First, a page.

The storage problem was probably the most difficult technological hurdle. Hydrogen is not dense enough to carry enough around in a convential tank. One solution that was being worked on used rare-earth hydrides, where hydrogen bonds to rare-earth elements, to store the hydrogen. The rare-earth hydride is stable enough that heat is needed to separate the hydrogen, but the actual reaction of hydrogen evolving is endothermic, i. e., it absorbs heat. Thus, in an accident, if a storage tank of rare-earth hydride is breached, there will be a small initial release of hydrogen, but the reaction will tend to chill the tank and slow down or stop the release. Think of it as a sort of self-sealing tank, in effect.

    Electrolosis of water is one way to get hydrogen, producing oxygen as a byproduct. The article also speculate that thermal cracking in the heat of a nuclear reactor could also be used to break down water into hydrogen and oxygen.

    After college I went into computers instead of chemistry, so I don’t know what ever happened to this technology.

  • Joe

    Hydrogen cars still leave a foot print but not near as much as gasoline engine. Remember you still need lubricants, motor oil, synthetic oil, grease, etc. Mike above has the right idea!
    My next house will be solar powered and have geothermal HVAC unit. Hopefully that will free up the Nuclear Plants to provide my Hydrogen or electric car. We also need more wind farms and solar farms. Check out T Boone Pickens website on the PickensPlan.

  • pawpawjc

    The real problem may be (and probably is) how to tax alternative fuels. The Federal Government taxes each gallon of gasoline and diesel fuel in order to pay for road improvements (and other pork barrel programs). It is a pay-as-you-use type of tax, considered too hard to let go of. In other words, “if you can’t pump it, you can’t tax it”. That is the real reason why a plug-in electric car has taken so long to develop. There is currently no program for the federal goverment to recoup the lost revenues if we stop using oil.

  • Anonymous

    from what i have heard about hydrogen cars, they are powerd by the spliting of atoms? isnt that what makes an atom bomb???

  • lol guro

    omg this helps so much on my homework!!!

  • gallantkcanada

    We are still in a world of horse and buggy if you ask me. Hydrogen cars are the answer. You can generate methane from fermenting waste in Bulk Volume Fermenters which companies have been doing for 30 years. This methane contains a lot of hydrogen. Waste can generate methane so why not methane gas. Hydrogen can be extracted from CH4 – methane. No brainer. Waste to Hydrogen- It is that simple and the footprint is sludge which has 90% removals of waste from chemical reactions with simple bugs…
    From CANADA

  • Anonymous

    Geo-thermal is mentioned in this article as being renewable and it is an intriguing idea. But I am concerned we are not looking forward. My understanding it that heat is removed from the earth’s core and released topside to power a generator. Has anyone seen a discussion about the effects of large scale geo-thermal use? If it were used to provide heat and power on the same scale that oil, coal, and natural gas are currently, what would happen? Would/could we “accidentally” cool the core of the planet half of a degree creating undesired consequences? Not enough questions were asked when we chose oil, coal, nuclear energy, and natural gas. Let’s make sure it gets discussed this time before end up with something worse then global warming.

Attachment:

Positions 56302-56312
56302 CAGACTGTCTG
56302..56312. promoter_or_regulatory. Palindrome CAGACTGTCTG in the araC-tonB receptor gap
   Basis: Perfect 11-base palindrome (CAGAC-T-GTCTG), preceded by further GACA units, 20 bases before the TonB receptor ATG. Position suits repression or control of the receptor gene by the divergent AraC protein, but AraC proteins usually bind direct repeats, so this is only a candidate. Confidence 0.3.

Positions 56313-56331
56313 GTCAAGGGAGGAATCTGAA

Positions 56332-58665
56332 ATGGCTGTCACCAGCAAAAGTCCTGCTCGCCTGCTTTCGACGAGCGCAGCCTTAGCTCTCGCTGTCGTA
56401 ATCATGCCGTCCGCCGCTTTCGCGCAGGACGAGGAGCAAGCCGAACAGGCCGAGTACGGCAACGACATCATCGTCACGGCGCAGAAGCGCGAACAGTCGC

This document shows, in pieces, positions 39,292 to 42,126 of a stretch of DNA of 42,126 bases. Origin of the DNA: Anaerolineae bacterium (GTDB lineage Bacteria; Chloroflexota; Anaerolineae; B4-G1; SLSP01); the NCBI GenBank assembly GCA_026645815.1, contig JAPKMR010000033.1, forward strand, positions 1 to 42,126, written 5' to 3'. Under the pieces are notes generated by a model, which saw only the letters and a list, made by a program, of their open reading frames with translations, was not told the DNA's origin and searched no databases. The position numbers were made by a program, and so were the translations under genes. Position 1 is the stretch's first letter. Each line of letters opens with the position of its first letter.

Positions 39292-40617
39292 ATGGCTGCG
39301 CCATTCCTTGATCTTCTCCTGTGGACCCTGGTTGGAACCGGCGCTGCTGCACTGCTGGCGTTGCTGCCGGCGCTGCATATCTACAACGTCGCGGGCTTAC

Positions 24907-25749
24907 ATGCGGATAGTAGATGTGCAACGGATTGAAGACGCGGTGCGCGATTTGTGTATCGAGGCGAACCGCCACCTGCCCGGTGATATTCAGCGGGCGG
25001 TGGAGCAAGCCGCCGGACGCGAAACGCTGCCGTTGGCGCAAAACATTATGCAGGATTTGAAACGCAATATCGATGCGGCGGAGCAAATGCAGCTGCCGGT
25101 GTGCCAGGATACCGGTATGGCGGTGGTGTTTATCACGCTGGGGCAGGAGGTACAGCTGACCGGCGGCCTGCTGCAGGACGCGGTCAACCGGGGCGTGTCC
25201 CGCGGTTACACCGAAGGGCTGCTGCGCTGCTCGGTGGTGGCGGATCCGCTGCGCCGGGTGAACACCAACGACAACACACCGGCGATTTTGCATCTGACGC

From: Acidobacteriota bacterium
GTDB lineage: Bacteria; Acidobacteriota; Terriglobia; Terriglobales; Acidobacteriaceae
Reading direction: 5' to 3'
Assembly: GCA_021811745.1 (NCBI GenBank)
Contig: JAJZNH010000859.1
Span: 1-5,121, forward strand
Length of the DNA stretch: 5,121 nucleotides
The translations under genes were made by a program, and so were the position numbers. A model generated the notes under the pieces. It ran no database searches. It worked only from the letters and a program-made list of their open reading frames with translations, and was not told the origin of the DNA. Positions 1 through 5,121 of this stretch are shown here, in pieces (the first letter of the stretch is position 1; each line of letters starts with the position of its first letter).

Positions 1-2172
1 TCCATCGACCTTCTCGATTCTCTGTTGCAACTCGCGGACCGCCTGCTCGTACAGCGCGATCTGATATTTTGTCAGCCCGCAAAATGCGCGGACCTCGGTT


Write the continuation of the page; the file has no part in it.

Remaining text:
• porsche 993 turbo owner

    i love these cars and when the infrastructure and the price become fathomable for the average consumer to buy i will trade in my car and buy one but until then it is a way for politicians to appear “green”

  • Bree

    i love these cars, they are so great for the enviornment, but dude above me is right, nobody is gonna buy a car at these prices, i guess some people are just oblivious to the fact that were in an economic crisis, this is all about give and take, but if they are not willing to give then nobody is looking to take:/

  • Bree

    going green may be good for the enviornment but, saving green is good too:)

  • Me

    Some comments on all of the above: Hydrogen can be burned in a conventional auto engine, but with about 20% lower output to limit the formation of NO (smog) from the air that is drawn into the engine. Yes, you still need oil for lubrication, but less than 10% of motor oil is collected for recycling today and combined with synthetic additives, you’d use much less new oil than today. Which is better: 100 gallons of gasoline burned at 50mpg or 5 quarts of recycled oil in 5,000 miles? If you have excess solar capacity on your roof, a plug-in would make more sense than hydrogen cracking and the associated storage tanks. Cracking hydrogen is not in any way related to an atomic bomb: you probably saw it demonstrated in Jr. High school, where “electrolysis” was used to seperate the hydrogen from water, which the teacher then “popped” with a match. Renewable is the best way to genereate hydrogen and must be tailored to fit each source: wind near bodies of water, solar or geothermal near biomass (garbage dumps), hydro is a no-brainer. However, excess capacity at any power plant can and should be used now, even fossil burners…why waste it? And. no, we could never, ever pump enough heat out of the earth to measure a decline, nor do we have to…it comes out by itself already!